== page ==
Business is Bad for Your Body

Business is Bad for Your Body

Some jobs are obviously dangerous. Others take a more indirect approach to murdering you.

A tiger trainer, for example, is aware their arm could get torn of by an angry tiger on a given workday. A construction or maintenance worker performing tasks at dangerous heights knows that a fall is very possible. Risks like these are overt and safety steps are (hopefully) taken to prevent serious harm.

But for millions of workers, risks that are out of sight are also frequently also out of mind. People that work in office settings might not consider their job to be dangerous. But, given enough time, this type of work can still be very bad for your body.


Stress Will Kill You

Stress is not given the credit it deserves for being a major-league killer. It’s an inevitable part of life, true, but so are spiders. And most people do their best to avoid spiders.

Left unchecked, stress can mess with our physiology in lots of different ways. It can cause things like headaches, chest pain, higher blood pressure, hypertension, mood problems, anxiety, overeating, poor problem solving abilities, hormone disruptions, physical changes in the brain, memory problems, immune system suppression, and – perhaps most disturbing – reproductive system shutdowns. In fact, experts say stress may even be the world’s most effective contraceptive.

It’s no joke. Take stress seriously or suffer.


Microbial Flow

Germs are everywhere in offices. Generally, our keyboards are said to be the filthiest of all office places, but other commonly touched surfaces are also to blame. Phones, door handles,

One unfortunate consequence of the modern office setting is an increased communicability of germs. Open office settings have become the norm, but they also allow for the easier free flow exchange of germs. In fact, one study conducted in 2011 found that “occupants in open-plan offices (>6 persons) had 62% more days of sickness absence.”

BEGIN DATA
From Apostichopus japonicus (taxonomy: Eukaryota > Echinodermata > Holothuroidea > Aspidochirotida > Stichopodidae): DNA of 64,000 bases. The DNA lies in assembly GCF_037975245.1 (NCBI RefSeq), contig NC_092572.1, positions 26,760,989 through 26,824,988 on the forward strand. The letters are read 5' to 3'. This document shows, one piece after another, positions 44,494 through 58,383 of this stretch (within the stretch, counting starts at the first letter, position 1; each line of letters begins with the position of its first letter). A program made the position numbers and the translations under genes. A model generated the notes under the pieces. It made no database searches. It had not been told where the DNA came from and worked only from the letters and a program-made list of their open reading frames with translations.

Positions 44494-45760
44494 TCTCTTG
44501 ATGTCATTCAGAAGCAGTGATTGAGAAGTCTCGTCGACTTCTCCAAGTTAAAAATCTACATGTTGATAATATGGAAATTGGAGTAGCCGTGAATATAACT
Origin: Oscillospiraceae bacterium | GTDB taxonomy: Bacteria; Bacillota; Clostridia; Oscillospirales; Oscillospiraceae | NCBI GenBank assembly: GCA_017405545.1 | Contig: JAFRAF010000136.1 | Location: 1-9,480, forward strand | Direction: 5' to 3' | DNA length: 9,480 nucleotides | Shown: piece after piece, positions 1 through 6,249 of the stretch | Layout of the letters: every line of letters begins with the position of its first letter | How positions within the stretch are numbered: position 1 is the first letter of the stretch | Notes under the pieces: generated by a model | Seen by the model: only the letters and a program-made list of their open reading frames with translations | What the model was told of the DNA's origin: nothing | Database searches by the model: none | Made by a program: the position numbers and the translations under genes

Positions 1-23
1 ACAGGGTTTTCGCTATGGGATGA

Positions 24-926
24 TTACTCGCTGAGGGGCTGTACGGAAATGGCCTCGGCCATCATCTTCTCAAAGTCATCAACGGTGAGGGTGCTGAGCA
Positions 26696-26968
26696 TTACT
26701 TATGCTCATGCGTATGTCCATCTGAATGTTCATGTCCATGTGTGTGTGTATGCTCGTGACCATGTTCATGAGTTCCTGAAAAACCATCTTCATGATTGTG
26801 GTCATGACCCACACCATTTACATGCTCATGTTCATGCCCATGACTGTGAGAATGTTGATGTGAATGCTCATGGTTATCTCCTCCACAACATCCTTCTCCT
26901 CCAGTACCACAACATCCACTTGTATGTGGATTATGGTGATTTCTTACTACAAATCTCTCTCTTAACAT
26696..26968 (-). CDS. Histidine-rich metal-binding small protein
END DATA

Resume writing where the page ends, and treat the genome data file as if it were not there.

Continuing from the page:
Crooked Spines, Shifting Bones

Work duties are performed in many different positions – sitting, standing, etc. Over a long enough time, our posture and the ergonomics of our work environment can alter our bodies in a variety of ways.

Aches and pains caused by poor posture are probably the most common examples of ill ergonomic effects, particularly in the neck and back areas. Extreme examples can produce curvature of the spine, pinched nerves, and shifted bones.

Slouching can even lead to lung and digestive problems caused by the compression of the vital organs, which in turn can cause poor oxygenation and metabolism dysfunction.


Exploding Feet

Have you ever felt like your feet are going to burst out of your shoes? That’s the blood pooling in your lower extremities from sitting or standing too long. Turns out, movement is an essential mechanism for successful circulation throughout our cardiovascular systems. Your body is fighting against gravity to push the blood back up your legs.

Varicose veins are a common result of this pooling, as is swelling in the legs. The worst cases may present blood clots or even potentially deadly deep vein thrombosis.


Poison Air

Air pollutants can make people sick in a whole bunch of ways, but we most often think about them as an exterior, environmental problem. That’s very much not true, according to the Environmental Protection Agency (EPA). In fact, some estimates report the air inside of a building can be up to 100 times dirtier than outside, containing all manner of toxic contaminants.

Older buildings may contain asbestos, printers and copiers produce ozone, toner particles can enter the body, dust and bacteria can travel throughout an HVAC system, carpets and other fibers can release toxins years after instillation, mold or mildews can form, common cleaners can release toxic vapors, some equipment can release smog, and much more. All of these compounds come together in one place: our lungs.


Not as Safe as You Think

If we brush off these hazardous health concerns now, they’re eventually going to hurt us later. Companies need to incorporate these items into their safety protocols to protect workers, save money, and improve performance by building a healthy company. With just a little planning, almost all of the health problems resulting from these threats can be eliminated or mitigated.



Sources: Backfit Health & Spine; Texas A&M Health; Verywell Health; Psychology Today; U.S. EPA; Business Insider; OHS; National Institute for Occupational Safety and Health; Scandinavian Journal of Work, Environment & Health; Hackensack Meridian Health, et al.

Category Features, Health